It Was 15 Years Ago Today ....

It didn’t matter if you were a fan of Willie, Hootie or Neil. What really mattered was that Farm Aid was coming to Columbia, and everyone was excited.


There was no denying, It was going to be a big deal. A large part of the pop-culture universe would shift its focus to South Carolina for a day, and that day was exactly 15 years ago, Oct. 12, 1996. It was a day I’ll always remember, because I’ve never felt so many good vibes in one place, with so many famous musicians just hanging out and enjoying each others company.


Farm Aid was founded in 1985 to raise public awareness about the plight of the American family farmer. Its masterminds were Willie Nelson, Neil Young, John Mellencamp, and John Conlee, and its mission was to provide assistance to families whose livelihood depended on agriculture.


Hootie and the Blowfish were at the top of the pop charts at the time, and the Columbia-based quartet played an energetic set at the 1985 Farm Aid in Lexington, Kentucky. Afterwards, they invited Willie to bring the show to Columbia in 1996. A quick check of the calendar to see when the Gamecocks were out of town, and voila! Farm Aid was booked for Williams-Brice Stadium on Oct. 12.


It was announced to the public in July of 1996 (Willie rolled into town in his tour bus and did a press conference at the stadium), and everyone immediately wanted to know who would play … in addition to Willie, Neil, and Mellencamp of course. When the line-up was announced, anticipation swelled. Country stars abounded. Tim McGraw, Ricky Van Shelton, Hal Ketchum, Gretchen Peters, and Martina McBride were coming, just to name a few. Pop-rock stars such as Jewel and Rusted Root were scheduled. I almost blew a gasket when I saw Steve Earle, Son Volt, Robert Earl Keen, and the Texas Tornados on the bill. I can now confess, 15 years later, to doing something a tad unethical for a newspaper reporter. I finagled an artist’s laminate, hung out all day backstage, and had the time of my life. Heck, I’m a music fan and this was a chance of a lifetime. Besides, I got some great stories by posing as a country-rocker, so I don’t feel too bad about it.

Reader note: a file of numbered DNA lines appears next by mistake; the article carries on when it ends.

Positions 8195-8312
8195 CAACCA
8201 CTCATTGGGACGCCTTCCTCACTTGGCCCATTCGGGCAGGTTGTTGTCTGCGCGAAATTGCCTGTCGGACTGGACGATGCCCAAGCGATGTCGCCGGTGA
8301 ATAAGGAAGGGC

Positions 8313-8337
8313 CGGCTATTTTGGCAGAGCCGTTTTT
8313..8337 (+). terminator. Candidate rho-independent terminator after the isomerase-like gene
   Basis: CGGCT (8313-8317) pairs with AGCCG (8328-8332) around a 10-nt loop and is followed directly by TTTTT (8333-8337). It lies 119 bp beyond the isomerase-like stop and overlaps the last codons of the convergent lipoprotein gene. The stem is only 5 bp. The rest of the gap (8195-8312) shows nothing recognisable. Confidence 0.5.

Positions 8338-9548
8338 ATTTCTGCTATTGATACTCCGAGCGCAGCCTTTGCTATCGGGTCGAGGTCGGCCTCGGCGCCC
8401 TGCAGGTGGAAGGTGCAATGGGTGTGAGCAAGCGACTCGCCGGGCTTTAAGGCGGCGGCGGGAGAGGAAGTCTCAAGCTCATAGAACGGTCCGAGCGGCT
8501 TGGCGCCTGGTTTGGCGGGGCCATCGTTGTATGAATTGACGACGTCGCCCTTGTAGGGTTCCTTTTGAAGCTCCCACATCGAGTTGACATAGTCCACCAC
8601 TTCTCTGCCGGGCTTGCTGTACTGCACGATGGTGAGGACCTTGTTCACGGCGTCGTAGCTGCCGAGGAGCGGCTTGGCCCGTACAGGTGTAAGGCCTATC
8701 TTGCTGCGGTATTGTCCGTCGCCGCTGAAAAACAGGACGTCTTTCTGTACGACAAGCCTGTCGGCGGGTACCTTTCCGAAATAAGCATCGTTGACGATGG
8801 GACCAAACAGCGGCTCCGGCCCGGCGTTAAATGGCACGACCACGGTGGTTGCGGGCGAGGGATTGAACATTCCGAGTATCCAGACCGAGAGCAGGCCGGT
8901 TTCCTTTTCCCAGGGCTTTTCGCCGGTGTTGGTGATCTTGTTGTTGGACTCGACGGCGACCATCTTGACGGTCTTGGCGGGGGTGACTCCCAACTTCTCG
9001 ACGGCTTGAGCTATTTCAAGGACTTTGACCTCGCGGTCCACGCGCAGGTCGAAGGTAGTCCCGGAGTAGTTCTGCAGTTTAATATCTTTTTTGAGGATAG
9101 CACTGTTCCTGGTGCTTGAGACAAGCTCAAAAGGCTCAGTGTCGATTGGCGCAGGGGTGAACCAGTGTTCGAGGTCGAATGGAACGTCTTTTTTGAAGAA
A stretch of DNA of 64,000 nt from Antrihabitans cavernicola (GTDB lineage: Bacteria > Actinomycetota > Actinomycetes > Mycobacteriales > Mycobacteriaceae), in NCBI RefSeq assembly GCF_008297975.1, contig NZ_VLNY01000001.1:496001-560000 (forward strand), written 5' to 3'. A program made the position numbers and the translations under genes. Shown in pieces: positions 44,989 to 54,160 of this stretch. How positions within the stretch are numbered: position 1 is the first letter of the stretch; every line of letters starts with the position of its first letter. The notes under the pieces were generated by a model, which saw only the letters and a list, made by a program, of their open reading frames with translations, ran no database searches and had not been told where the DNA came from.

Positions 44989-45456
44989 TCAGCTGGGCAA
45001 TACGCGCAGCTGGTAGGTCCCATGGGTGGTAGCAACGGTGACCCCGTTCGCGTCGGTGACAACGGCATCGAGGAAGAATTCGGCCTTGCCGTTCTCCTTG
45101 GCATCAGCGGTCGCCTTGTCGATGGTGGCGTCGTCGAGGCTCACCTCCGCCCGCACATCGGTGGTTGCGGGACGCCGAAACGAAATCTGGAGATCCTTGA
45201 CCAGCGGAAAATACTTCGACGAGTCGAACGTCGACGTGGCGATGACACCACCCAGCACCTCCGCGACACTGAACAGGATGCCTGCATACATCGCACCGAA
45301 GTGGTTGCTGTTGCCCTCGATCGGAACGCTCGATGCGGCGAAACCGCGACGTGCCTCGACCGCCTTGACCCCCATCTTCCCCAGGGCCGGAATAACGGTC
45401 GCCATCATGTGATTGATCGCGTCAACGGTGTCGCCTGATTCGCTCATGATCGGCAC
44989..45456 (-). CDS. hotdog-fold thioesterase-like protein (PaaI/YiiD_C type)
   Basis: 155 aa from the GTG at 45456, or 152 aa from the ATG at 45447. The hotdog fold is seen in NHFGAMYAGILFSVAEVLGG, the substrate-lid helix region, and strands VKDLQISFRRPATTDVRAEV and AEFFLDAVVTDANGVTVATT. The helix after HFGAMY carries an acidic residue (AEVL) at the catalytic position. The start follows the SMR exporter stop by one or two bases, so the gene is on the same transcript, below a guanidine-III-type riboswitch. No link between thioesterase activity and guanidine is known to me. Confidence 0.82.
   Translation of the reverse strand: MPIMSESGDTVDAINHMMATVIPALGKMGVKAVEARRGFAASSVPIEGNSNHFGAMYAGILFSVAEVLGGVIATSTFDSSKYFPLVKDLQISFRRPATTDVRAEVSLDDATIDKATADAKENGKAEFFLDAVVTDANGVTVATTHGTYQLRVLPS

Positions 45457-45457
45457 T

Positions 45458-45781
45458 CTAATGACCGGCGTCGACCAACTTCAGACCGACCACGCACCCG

Tickets were a whopping $27, and gates opened at 10 a.m. The first act was scheduled to start around 11:30, so I took a seat on a folding table near the load-in gate just to see what I could see. I knew it was going to be a good day when I looked to my left and the first person to come walking by was Steve Earle.


“Hey, Steve,” I said.


He glanced at my laminate and took a seat next to me on the table. For about 10 minutes we talked about Farm Aid and Columbia, and I confessed I was a hometown boy. He laughed and asked me about a club he’d played with the Dukes years back that was under a big water tower.


“Oh, that must have been Sylvester’s,” I said.


So it was cool when I heard Earle mention from the stage a few hours later about how he’d played Columbia before at the old club formerly on Pickens Street.


And that was pretty much how my day went. I’d spot somebody and chat with them for a while. Robert Earl Keen. Jay Farrar of Son Volt. Marshall Chapman. I actually chased a couple folks down, because I just had to say hey. Freddy Fender for one, who was wearing the largest belt buckle known to man. And David Crosby for another, a surprise visitor who came to sing with Hootie (and Neil Young, too, as it turned out).


Speaking of Neil, he provided the strangest episode of the day. As it got close to time for his set, the stagehands constructed a private tunnel from his tour bus to the stage so he wouldn’t be distracted. It was a big disappointment for me, because Neil has always been one of my biggest heroes. But he didn’t disappoint when he took the stage that night with Crazy Horse and played one of the loudest hour-long sets I’d ever heard.


As I made my way to my car around midnight (the show was supposed to end at 11 p.m.), I was exhausted but exhilarated by the phenomenal music I’d heard. In fact, I was still hearing it, because Willie and Family were onstage, playing into the night.


It was a magical (and historical) day for Columbia, and I’m still thankful that I had the opportunity to take part in it all.